* Site-Outage Notice: Our engineering elves will be tweaking the Shmoop site from Monday, December 22 10:00 PM PST to Tuesday, December 23 5:00 AM PST. The site will be unavailable during this time.
Dismiss
© 2014 Shmoop University, Inc. All rights reserved.
Methought I Saw my Late Espoused Saint (Sonnet 23)

Methought I Saw my Late Espoused Saint (Sonnet 23)

by John Milton

Lines 5-9 Summary

Get out the microscope, because we’re going through this poem line-by-line.

Lines 5-6

Mine, as whom wash't from spot of child-bed taint,
Purification in the old law did save,

  • Now the speaker compares his dead wife as she appears in the vision to women of the Hebrew Bible, or Leviticus 12, to be precise. Back then, childbirth was considered unclean, so women had to undergo purification rituals.
  • So this simile puts us squarely back in a Judeo-Christian context because it's a biblical allusion. Sure, his wife is like Alcestis, but she's also like these other women, too.
  • Most people think agree that Milton is the speaker of this poem, and that it refers to his second wife, Katherine Woodcock, who died in childbirth after less than a year of marriage. Often, they'll cite Milton's reference to "child-bed taint" as proof to back up their claims.
  • Although the reference to the "spot of child-bed taint" may literally refer to the childbed of Milton's wife, it's also a common symbol for sin. And that makes sense, when you add the word "purification" to the mix. That purification might represent a Christian forgiveness for sins.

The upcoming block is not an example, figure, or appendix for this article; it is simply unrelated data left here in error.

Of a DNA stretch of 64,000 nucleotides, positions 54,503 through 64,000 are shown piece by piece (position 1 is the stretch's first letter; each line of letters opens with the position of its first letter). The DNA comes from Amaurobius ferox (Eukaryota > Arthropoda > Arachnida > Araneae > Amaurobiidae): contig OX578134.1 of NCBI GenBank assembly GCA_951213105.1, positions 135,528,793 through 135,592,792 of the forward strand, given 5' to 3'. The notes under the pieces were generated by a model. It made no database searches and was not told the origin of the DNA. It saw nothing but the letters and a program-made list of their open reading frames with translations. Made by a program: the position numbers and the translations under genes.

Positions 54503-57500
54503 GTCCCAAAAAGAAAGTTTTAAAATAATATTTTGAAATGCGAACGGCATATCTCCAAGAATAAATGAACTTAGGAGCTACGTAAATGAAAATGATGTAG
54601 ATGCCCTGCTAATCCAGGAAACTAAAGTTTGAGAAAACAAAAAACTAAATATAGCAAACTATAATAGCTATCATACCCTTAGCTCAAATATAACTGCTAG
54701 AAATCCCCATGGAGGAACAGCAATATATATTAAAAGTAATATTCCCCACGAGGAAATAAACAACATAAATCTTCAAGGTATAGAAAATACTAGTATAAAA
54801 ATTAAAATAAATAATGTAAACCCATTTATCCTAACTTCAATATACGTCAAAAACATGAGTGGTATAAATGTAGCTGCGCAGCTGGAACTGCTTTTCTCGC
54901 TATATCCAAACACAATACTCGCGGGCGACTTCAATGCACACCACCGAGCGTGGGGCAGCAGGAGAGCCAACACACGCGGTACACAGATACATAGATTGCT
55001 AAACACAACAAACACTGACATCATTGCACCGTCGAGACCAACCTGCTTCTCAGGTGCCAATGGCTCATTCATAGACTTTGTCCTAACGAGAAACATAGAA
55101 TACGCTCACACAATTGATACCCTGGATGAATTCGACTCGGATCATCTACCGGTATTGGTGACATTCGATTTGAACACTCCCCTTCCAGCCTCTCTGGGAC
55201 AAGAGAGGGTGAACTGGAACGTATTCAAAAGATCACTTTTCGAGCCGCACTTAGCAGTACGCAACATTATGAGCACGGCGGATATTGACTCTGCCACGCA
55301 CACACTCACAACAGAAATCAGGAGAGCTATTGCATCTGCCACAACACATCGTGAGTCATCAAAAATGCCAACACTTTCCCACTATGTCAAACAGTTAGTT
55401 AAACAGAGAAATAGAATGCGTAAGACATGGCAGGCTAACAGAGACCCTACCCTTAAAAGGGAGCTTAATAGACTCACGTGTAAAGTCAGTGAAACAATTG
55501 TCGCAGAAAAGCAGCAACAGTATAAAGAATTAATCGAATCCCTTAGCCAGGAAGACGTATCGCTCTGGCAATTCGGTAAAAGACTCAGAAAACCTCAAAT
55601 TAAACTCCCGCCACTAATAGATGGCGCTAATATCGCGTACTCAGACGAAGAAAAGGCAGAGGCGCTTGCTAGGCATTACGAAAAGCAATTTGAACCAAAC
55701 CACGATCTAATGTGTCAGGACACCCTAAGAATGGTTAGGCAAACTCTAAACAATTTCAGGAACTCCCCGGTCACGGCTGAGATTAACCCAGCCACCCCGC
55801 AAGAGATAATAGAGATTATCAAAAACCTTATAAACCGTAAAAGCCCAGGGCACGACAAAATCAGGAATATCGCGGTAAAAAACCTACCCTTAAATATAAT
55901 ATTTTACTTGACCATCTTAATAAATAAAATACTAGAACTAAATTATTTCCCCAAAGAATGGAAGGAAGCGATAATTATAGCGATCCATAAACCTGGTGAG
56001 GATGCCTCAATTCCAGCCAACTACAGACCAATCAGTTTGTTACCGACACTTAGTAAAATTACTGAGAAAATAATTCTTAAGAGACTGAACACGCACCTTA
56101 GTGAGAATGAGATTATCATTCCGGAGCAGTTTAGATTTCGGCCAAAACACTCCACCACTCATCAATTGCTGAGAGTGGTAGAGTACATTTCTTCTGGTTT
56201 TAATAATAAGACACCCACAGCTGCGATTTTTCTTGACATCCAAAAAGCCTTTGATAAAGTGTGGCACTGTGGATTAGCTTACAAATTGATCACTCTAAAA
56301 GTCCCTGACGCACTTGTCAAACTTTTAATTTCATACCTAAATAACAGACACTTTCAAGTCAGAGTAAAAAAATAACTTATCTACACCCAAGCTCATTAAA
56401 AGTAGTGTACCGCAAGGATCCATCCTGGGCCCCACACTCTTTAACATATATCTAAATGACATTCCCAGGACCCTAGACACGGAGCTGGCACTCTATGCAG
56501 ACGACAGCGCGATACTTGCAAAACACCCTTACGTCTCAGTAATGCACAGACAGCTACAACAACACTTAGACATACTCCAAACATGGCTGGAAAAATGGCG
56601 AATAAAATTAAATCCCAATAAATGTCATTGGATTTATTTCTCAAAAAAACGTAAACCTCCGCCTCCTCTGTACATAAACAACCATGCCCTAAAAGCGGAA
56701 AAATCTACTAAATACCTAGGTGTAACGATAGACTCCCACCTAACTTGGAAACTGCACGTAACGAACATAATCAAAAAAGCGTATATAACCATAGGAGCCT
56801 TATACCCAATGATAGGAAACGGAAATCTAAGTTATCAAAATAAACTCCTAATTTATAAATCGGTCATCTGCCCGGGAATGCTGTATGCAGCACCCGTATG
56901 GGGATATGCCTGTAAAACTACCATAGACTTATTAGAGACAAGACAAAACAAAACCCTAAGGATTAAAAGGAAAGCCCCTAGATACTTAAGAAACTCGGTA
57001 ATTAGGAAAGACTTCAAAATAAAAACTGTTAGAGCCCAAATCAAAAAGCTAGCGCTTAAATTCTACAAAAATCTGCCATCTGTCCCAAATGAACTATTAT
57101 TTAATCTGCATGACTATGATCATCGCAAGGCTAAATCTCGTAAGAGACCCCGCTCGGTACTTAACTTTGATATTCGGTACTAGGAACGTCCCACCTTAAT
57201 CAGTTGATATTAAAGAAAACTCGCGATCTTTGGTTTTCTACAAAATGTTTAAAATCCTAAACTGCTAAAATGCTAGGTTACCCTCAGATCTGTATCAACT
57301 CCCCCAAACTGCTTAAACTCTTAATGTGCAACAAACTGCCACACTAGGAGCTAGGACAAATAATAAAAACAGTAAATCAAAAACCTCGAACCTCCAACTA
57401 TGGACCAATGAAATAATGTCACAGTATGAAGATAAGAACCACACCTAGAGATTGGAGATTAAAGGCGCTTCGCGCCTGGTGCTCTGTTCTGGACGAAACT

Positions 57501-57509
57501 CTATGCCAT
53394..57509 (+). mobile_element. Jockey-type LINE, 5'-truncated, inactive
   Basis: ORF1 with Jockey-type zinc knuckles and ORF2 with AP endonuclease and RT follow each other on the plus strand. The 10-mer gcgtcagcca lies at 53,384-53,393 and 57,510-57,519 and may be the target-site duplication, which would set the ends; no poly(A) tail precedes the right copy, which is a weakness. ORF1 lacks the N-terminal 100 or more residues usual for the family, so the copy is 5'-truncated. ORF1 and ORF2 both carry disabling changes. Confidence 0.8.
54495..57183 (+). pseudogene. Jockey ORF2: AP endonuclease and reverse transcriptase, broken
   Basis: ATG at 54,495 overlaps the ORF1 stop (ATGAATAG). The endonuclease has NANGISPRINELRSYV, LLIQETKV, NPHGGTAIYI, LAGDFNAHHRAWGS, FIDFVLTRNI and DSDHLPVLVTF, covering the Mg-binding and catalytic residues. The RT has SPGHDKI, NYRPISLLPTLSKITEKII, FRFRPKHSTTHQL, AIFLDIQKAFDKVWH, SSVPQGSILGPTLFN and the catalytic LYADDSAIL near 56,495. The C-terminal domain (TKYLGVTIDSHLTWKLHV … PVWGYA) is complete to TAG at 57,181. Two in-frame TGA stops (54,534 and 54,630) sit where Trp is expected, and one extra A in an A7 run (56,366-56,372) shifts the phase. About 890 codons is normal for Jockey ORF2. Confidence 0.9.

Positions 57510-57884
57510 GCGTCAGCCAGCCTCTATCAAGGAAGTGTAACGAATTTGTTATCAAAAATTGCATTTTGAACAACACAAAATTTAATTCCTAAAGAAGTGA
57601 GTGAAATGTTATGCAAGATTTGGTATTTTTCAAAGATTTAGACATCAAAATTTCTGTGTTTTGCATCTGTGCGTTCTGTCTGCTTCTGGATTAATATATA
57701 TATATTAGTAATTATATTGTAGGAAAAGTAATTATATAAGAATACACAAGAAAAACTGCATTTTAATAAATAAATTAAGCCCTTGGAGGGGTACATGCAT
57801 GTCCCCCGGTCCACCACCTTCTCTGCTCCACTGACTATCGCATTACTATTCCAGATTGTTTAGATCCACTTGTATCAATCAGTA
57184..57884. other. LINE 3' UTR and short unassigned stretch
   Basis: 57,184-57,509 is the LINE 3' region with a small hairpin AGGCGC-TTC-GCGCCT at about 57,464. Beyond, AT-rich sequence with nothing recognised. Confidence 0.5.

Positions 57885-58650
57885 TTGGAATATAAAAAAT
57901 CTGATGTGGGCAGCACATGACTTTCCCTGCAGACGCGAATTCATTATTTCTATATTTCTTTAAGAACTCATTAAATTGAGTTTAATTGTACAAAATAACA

Lines 7-9

And such, as yet once more I trust to have,
Full sight of her in Heaven without restraint.
Came vested all in white, pure as her mind.

  • Now the speaker describes his wife as someone he hopes to see "once more." He's making a connection, but also pointing to a contrast between the wholly purified "saint" and the woman he loved and knew on earth. His wife was once quite human, but now she's gone to heaven and has become a saint.
  • The speaker says that he trusts in the fact that he'll be able to see his wife in heaven. This isn't some dumb, foolish hope, either. He totally believes it.
  • The speaker's anticipation of the "full sight" of his wife in heaven hits close to home for readers in the know. After all, the speaker could be Milton, and once we remember he was blind, we realize just how meaningful this line is. He's anticipating the fact that in heaven, his physical infirmity will be wiped away, much like the "spot of child-bed taint" from line 5. In other words, when he meets his wife again, he'll be purified, like her.
  • Moving away from the similes of lines 2-8, the speaker returns in line 9 to the actual vision of his wife, describing her as "vested," or dressed, in "white, pure as her mind." Enough with the comparisons—let's get down to the actual vision.
  • The color white symbolizes Christian purity, or freedom from sin. That's a fitting echo of the description of the woman in the vision as one purified of "taint." This saint is blessed in heaven. Of course she's decked out in white.
  • The speaker says his wife appears dressed in "white, pure as her mind." In other words, her outer appearance perfectly matches her inner purity. Which reminds us that our speaker clearly sees heaven as a place where physical imperfections are wiped away, and where the body becomes as perfect as the soul.

People who Shmooped this also Shmooped...

Advertisement
Noodle's College Search
Advertisement
Advertisement
Advertisement